Most people these days rely on their mobile devices to work, look at media, and keep in touch. We don’t just use our phones to make calls, but also to communicate via text messages and email. However, using a mobile device to send or read emails and text messages while driving in the Commonwealth of Virginia is illegal, and such a traffic infraction may result in a ticket and fee.
Texting While Driving in Virginia
Virginia Code § 46.2-1078.1 defines texting as having two components:
- Manually entering multiple letters or text in your handheld mobile device to communicate with another person
- Reading any email or text that you have received
Doing either of these things while operating a motor vehicle is considered illegal. That means that even if you’re not sending a text, the very act of checking an email or text message previously received and stored on your mobile device is not allowed while you’re driving a vehicle in motion. However, the statute does make it alright to check or send messages when you’re lawfully parked or stopped. It’s also legal to use your cell phone or mobile handheld device to report an emergency to the proper authorities.
2013 Updates to Virginia Law
In 2013, Virginia lawmakers updated existing text bans to make texting while driving a primary offense, even though it had already been considered a traffic infraction for several years. Prior to 2013, texting while driving had been a secondary offense, meaning that you couldn’t be pulled over just for texting: an officer would have needed some other reason to pull you over first. For instance, if you’d been driving erratically or had expired plates, the officer could pull you over for that and also issue a texting citation. Now, since texting is a primary offense, you can be pulled over just for that. If an officer sees you texting, you can be pulled over and cited for no other reason. This law is being enforced; more and more drivers are being pulled over and cited for texting at the wheel.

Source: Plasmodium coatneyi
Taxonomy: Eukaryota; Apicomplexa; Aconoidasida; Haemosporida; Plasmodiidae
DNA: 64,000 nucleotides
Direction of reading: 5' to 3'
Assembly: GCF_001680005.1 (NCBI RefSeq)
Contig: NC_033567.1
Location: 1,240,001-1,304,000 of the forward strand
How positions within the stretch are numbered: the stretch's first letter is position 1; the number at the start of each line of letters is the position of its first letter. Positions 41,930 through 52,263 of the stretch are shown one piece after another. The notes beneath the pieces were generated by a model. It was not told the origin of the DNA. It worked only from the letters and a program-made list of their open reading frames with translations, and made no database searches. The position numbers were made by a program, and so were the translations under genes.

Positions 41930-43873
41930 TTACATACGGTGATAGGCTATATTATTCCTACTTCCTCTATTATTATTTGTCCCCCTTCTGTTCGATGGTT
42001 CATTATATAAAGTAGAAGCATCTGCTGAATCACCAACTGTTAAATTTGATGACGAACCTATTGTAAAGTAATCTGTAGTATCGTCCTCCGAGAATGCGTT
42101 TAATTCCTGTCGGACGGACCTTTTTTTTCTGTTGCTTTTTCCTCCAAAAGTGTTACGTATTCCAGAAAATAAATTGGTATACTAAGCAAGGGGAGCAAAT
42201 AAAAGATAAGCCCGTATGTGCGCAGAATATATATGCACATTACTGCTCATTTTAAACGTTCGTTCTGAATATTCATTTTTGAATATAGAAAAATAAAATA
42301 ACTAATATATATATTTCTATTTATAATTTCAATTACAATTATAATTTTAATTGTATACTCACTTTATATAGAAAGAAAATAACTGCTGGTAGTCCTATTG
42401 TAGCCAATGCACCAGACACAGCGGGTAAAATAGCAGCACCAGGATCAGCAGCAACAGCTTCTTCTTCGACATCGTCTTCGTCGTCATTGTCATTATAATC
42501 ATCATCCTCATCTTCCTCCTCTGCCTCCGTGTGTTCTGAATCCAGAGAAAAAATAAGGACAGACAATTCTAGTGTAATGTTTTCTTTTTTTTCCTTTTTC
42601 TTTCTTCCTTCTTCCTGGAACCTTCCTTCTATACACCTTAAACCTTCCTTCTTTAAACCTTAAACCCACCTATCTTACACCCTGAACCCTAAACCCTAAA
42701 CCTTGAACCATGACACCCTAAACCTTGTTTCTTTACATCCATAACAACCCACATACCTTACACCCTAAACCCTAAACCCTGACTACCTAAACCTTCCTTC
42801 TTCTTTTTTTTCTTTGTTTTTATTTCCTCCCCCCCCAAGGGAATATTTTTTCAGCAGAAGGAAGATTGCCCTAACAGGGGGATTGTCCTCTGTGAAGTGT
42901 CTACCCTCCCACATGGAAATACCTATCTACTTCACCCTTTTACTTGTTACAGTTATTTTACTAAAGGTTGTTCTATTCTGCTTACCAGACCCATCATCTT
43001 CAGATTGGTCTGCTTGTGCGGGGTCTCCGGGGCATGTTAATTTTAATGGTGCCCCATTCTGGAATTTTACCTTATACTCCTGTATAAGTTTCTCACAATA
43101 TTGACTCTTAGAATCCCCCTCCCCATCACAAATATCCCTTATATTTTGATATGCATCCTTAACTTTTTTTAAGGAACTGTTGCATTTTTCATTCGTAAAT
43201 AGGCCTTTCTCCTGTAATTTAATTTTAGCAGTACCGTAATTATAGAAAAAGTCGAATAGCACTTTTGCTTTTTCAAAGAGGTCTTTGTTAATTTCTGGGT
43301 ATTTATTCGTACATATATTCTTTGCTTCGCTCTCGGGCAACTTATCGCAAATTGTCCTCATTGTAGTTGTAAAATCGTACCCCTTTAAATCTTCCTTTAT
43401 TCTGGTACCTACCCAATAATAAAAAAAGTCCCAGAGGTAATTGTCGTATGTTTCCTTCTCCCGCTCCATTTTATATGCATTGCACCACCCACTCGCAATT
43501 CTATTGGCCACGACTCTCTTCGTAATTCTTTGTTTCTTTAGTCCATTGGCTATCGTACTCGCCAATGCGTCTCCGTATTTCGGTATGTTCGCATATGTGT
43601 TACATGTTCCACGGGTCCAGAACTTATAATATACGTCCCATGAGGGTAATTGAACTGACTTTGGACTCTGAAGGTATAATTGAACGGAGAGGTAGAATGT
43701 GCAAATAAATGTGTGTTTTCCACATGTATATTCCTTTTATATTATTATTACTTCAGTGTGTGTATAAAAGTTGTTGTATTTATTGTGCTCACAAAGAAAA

Virginia Texting While Driving Penalties
Penalties for texting while driving are progressive. That is, a first offense is punishable with a fine of up to $125. Any texting citation after that is punishable by twice that much, a $250 fine. Additionally, texting while driving citations can garner more serious penalties when accompanied by other infractions. For instance, a citation for texting while driving coupled with one for reckless driving results in a mandatory fine of at least $250, as well as the penalties for the reckless driving itself, which may result in jail time and suspension of driving privileges. Some drivers may decide to simply pay the fine, but doing so without challenging the ticket amounts to the same thing as an admission of guilt.
Defending Against Charges
You may be able to avoid the ticket and the fine if you were texting while stopped, or if you were using your device to report an emergency. You may also be able to avoid the ticket if you can prove that you weren’t texting or looking at emails. The statute specifies that it is not illegal to look for caller ID information or consulting your phone’s directory of names and numbers. If the address of your destination was in a contacts list instead of a text or an email, then you cannot be charged with texting while driving.